Third airport plan still circling
By Susan Frick Carlman firstname.lastname@example.org June 15, 2011 4:54PM
Updated: September 29, 2011 12:53AM
WEST CHICAGO — The DuPage Airport was celebrated as a success story Thursday, when U.S. Secretary of Transportation Ray LaHood came to call.
Consensus was less evident, however, on the matter of a third major airport for the Chicago region.
LaHood’s visit was designed to spotlight the advances made by the corporate air field, which has been overhauled over the past decade to turn a $2 million annual shortfall into a $2 million profit.
Regional airports serve as a critical cog in an area’s vitality, LaHood said.
“The economic engine that’s created by people having this kind of infrastructure is just so important,” he said, adding that the upgrades made around O’Hare International Airport also have improved local economies. “Everybody in the region will benefit from that.”
Many of those who support the establishment of a south suburban commercial airport near Peotone assert it would be an economic boon to the metropolitan area as well.
LaHood isn’t hearing much talk of that yet, though.
“People have not been beating down my door about this,” LaHood said.
He noted that U.S. Rep. Jesse Jackson Jr. has long been a proponent of a third airport in southern Will County, but there hasn’t been the same sort of broad call for Washington’s involvement that he heard to inspire his department to lend a hand with the O’Hare expansion. That project received an infusion of $155 million in federal support earlier this year.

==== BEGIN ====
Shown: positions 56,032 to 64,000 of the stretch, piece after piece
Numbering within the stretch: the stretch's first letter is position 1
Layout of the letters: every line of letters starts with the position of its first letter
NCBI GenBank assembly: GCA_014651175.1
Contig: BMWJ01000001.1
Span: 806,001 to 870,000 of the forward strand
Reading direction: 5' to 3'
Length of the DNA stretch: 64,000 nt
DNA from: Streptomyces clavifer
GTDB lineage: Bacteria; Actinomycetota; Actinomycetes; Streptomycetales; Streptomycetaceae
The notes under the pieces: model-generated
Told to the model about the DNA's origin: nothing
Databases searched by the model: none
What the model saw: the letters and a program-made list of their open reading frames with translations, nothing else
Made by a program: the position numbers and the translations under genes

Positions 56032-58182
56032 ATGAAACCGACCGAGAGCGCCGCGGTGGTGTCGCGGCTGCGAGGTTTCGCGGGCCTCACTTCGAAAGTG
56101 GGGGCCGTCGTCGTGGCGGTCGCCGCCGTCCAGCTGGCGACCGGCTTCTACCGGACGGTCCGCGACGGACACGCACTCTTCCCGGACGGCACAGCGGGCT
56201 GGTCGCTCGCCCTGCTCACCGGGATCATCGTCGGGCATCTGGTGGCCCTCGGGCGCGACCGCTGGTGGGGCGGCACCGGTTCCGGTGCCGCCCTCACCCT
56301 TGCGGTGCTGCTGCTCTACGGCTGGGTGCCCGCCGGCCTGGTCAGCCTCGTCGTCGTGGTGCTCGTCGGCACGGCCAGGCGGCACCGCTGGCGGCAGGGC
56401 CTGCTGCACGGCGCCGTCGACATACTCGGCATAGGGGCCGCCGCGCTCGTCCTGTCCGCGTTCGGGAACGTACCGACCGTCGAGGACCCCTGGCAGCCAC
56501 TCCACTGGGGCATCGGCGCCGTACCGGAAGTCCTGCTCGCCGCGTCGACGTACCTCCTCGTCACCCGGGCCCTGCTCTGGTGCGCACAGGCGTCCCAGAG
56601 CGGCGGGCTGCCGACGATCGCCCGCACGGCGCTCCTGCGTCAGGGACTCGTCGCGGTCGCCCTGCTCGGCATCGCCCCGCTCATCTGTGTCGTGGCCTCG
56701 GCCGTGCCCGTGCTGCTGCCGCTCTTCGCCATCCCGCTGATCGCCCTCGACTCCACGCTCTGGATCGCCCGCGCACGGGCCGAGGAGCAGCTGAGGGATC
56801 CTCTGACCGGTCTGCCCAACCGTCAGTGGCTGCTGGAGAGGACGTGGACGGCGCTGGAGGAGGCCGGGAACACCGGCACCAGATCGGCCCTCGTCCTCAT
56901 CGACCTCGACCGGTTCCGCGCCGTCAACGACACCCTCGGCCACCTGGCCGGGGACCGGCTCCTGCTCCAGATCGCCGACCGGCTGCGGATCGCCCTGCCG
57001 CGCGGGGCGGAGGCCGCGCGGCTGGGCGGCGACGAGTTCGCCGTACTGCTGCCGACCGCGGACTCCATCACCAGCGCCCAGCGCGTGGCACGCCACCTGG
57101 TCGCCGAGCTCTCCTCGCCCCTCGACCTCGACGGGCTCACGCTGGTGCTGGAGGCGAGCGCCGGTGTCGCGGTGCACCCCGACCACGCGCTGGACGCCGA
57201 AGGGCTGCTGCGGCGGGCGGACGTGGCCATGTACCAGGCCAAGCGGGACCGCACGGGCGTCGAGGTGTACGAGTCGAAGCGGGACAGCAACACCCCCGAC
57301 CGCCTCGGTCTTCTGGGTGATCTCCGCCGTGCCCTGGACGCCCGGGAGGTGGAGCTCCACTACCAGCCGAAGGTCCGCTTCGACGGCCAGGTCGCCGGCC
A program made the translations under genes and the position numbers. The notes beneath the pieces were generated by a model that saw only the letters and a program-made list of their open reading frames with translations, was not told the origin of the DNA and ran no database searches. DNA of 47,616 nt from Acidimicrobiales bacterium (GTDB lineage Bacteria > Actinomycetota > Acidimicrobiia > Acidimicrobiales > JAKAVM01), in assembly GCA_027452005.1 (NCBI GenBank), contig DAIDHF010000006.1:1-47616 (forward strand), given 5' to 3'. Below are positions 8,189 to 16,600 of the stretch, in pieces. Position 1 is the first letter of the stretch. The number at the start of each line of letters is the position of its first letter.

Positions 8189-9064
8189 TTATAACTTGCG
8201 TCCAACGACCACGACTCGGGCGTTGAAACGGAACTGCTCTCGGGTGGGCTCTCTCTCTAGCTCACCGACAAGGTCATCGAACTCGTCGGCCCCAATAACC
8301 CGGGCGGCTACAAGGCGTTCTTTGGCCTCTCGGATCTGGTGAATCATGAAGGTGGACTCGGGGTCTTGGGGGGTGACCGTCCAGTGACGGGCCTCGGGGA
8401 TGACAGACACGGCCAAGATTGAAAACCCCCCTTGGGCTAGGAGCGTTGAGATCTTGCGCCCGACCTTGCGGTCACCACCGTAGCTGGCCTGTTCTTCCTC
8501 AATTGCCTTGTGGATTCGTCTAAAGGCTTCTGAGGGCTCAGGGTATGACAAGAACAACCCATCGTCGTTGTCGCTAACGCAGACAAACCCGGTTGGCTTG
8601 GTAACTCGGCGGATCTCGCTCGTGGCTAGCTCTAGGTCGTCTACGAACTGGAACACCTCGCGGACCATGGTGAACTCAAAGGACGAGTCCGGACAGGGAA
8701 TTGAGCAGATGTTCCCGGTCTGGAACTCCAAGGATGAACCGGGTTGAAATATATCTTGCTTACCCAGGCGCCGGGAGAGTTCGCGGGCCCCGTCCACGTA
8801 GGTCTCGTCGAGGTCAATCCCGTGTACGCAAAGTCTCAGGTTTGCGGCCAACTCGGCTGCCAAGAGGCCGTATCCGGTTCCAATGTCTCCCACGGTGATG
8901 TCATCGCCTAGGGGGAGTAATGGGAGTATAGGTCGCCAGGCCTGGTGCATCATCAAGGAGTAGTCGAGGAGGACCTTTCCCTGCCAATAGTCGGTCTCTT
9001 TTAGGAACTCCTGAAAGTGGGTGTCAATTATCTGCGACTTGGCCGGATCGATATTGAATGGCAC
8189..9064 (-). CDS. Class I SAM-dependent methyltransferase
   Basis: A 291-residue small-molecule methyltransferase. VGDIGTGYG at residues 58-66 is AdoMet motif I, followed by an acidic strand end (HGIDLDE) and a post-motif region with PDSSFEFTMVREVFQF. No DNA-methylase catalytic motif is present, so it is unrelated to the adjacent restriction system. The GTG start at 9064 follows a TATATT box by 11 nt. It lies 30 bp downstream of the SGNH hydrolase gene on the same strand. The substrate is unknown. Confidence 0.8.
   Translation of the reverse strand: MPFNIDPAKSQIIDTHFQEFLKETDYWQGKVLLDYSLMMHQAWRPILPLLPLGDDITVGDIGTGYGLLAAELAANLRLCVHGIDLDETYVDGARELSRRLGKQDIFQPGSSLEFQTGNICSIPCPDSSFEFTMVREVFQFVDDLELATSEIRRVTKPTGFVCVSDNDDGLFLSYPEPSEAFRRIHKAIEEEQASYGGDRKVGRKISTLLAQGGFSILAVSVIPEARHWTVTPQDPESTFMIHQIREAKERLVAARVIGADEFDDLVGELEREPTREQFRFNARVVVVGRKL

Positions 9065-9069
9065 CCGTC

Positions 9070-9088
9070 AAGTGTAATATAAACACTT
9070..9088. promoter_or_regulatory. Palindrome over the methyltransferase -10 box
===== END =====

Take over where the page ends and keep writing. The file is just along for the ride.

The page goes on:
“When I am invited to get involved in a project and I can help, I try to get involved,” LaHood said.
Debbie Halvorson planned to extend that invitation. The former U.S. House of Representatives member, now working as a government-relations consultant, said she received a call on her way to the DuPage Airport from John Greuling, president of the Will County Center for Economic Development. He wanted her to make sure LaHood understands the feasibility of a Peotone airport.
“There’s money in the budget to buy more land,” Halvorson said.
Although governmental entities haven’t yet settled the question of who would exercise control over the airport, backers of the proposal are working to find additional land owners interested in selling property for the facility, she said.
Proceedings also are moving ahead on the Illinois Department of Transportation’s acquisition of 59 properties needed to establish the planned 5,385-acre inaugural footprint. IDOT is currently in court with the owners of four parcels, at least one of whom is expected to challenge the state agency’s right to take the land through eminent domain.